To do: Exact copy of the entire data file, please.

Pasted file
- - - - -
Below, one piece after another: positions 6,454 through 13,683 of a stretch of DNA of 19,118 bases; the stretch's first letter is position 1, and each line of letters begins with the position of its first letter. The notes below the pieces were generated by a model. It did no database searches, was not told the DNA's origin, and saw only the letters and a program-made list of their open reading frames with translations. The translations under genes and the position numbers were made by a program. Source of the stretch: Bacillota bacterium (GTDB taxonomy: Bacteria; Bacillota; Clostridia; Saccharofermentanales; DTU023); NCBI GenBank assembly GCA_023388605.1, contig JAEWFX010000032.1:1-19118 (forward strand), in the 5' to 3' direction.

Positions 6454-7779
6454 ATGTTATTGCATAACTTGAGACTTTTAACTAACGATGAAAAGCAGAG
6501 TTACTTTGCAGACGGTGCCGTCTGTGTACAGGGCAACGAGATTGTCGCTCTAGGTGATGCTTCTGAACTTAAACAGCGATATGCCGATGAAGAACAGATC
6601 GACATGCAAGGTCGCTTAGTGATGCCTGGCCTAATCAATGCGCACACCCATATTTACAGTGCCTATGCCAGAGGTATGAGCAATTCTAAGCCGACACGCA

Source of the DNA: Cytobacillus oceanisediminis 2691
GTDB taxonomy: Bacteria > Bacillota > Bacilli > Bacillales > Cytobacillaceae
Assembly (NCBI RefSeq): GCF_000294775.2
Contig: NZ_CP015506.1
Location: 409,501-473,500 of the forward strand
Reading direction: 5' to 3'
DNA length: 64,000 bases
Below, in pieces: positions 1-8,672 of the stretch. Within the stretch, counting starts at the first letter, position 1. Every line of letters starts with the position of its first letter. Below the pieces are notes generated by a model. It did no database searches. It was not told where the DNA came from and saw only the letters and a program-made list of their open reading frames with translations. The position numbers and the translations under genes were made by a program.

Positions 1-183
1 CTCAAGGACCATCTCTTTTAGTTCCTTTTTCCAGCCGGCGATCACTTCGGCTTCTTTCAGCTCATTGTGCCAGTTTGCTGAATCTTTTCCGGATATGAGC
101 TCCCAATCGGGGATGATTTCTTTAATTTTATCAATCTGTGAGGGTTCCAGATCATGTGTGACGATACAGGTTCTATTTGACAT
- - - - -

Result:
Below, one piece after another: positions 6,454 through 13,683 of a stretch of DNA of 19,118 bases; the stretch's first letter is position 1, and each line of letters begins with the position of its first letter. The notes below the pieces were generated by a model. It did no database searches, was not told the DNA's origin, and saw only the letters and a program-made list of their open reading frames with translations. The translations under genes and the position numbers were made by a program. Source of the stretch: Bacillota bacterium (GTDB taxonomy: Bacteria; Bacillota; Clostridia; Saccharofermentanales; DTU023); NCBI GenBank assembly GCA_023388605.1, contig JAEWFX010000032.1:1-19118 (forward strand), in the 5' to 3' direction.

Positions 6454-7779
6454 ATGTTATTGCATAACTTGAGACTTTTAACTAACGATGAAAAGCAGAG
6501 TTACTTTGCAGACGGTGCCGTCTGTGTACAGGGCAACGAGATTGTCGCTCTAGGTGATGCTTCTGAACTTAAACAGCGATATGCCGATGAAGAACAGATC
6601 GACATGCAAGGTCGCTTAGTGATGCCTGGCCTAATCAATGCGCACACCCATATTTACAGTGCCTATGCCAGAGGTATGAGCAATTCTAAGCCGACACGCA

Source of the DNA: Cytobacillus oceanisediminis 2691
GTDB taxonomy: Bacteria > Bacillota > Bacilli > Bacillales > Cytobacillaceae
Assembly (NCBI RefSeq): GCF_000294775.2
Contig: NZ_CP015506.1
Location: 409,501-473,500 of the forward strand
Reading direction: 5' to 3'
DNA length: 64,000 bases
Below, in pieces: positions 1-8,672 of the stretch. Within the stretch, counting starts at the first letter, position 1. Every line of letters starts with the position of its first letter. Below the pieces are notes generated by a model. It did no database searches. It was not told where the DNA came from and saw only the letters and a program-made list of their open reading frames with translations. The position numbers and the translations under genes were made by a program.

Positions 1-183
1 CTCAAGGACCATCTCTTTTAGTTCCTTTTTCCAGCCGGCGATCACTTCGGCTTCTTTCAGCTCATTGTGCCAGTTTGCTGAATCTTTTCCGGATATGAGC
101 TCCCAATCGGGGATGATTTCTTTAATTTTATCAATCTGTGAGGGTTCCAGATCATGTGTGACGATACAGGTTCTATTTGACAT